Magazine article National Defense

New Materials Offer Improved Armor

Magazine article National Defense

New Materials Offer Improved Armor

Article excerpt

Roadside bombs have taken a heavy toll of life and limb in the wars of the last decade, underscoring the need for blast protection regardless of whether troops are on foot or in a vehicle. But a full suit of medieval armor made from ballistic ceramic is not practical for negotiating a modern battlefield, if that would work at all.

The rapid fielding of mine-resistant ambushed protected vehicles helped keep mounted troops safe by increasing the armor and raising ground clearance compared to other troop carriers. The hulking trucks have saved lives, but they are cumbersome, don't perform well off road and guzzle gas.

With metal and ceramics, there is a direct correlation between weight and protection. The more steel or aluminum in a vehicle hull, the better protection it offers. But whether it is a vehicle or a ballistic vest, more material adds more weight and all the disadvantages that come with it.

Weighing down soldiers with personal protective gear is a particular concern. Armor must deflect bullets, blasts and shrapnel without impeding a soldier's movement or weighing him or her down.

Technology is progressing to where polymers and plastics can provide equal or better protection than metals or materials like Kevlar at a fraction of the weight, said Shitij Chabba, global life protection director for DSM Dyneema.

"We can take existing applications and reduce the weight tremendously," Chabba said. "If we can make it stronger and stronger, the higher-strength fiber translates into a higher ballistic performance. We can then give our customers like the Army a choice. They can either keep the same weight with very high performance or they can keep the performance at the current level and drop the weight dramatically."

Dyneema is a proprietary ultra-high molecular weight polyethylene that can be formed into flexible cloth-like materials or compressed into hard pieces that can then be molded into nearly any shape such as helmets, conformal chest plates or vehicle door panels.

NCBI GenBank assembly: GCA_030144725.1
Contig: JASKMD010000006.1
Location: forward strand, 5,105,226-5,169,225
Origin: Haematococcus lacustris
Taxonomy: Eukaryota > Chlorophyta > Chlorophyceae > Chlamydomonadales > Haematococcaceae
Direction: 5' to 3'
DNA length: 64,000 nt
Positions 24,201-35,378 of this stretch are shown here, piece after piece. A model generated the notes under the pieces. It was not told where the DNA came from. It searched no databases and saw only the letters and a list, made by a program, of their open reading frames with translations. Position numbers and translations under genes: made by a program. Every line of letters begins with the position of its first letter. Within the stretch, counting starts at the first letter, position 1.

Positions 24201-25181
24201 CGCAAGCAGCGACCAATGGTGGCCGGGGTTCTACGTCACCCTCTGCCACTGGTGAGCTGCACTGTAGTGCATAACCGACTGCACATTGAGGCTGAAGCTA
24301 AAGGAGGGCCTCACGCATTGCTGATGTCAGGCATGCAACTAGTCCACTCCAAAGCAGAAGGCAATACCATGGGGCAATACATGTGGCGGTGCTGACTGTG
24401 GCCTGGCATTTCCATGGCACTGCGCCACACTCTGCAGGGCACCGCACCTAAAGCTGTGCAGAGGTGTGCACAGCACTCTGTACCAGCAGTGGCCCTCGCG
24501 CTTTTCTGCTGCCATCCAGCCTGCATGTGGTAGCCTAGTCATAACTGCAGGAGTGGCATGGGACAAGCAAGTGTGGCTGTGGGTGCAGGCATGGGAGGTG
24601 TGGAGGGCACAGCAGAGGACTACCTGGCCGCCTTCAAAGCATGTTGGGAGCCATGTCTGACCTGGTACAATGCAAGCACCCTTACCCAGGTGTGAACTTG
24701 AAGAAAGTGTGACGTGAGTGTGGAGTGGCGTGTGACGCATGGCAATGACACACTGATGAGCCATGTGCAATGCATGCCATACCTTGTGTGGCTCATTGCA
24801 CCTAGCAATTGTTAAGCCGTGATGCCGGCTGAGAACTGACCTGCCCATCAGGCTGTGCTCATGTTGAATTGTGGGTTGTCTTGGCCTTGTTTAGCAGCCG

The Army's enhanced combat helmet, which soldiers began wearing in fiscal year 2013, is made of a similar material produced by Ceradyne Inc., based in Costa Mesa, Calif.

Dyneema is at merely 40 percent of its theoretical strength, Chabba said. Every step of the process--making the polymer, stretching it into a fiber and creating protective products--is being fine tuned to increase that performance, said Christian Widder-shaven, Dyneema's vice president of marketing and sales.

"We still have a long way to go" with improving its strength, Wid-dershoven said. "When you look to existing materials that are now used--like steel, or aramid [synthetic fibers] like Kevlar--there's not too much more that can be done. They have been developed for a long time."

Aramid fibers in general are at their peak performance, Wid-dershoven said.

The Army this year released a request for proposals for the Soldier Protection System that will incorporate soft and hard armor into a full-body combat suit. The Army is seeking materials that reduce weight while maximizing functionality and ergonomics while providing "ballistic, blast, blunt impact, fragmentation and flame protection."

The Army plans to award a low-rate initial production contract for SPS in fiscal year 2015.

Dyneema is following a two-path innovation strategy to provide the Army with the materials it needs. …

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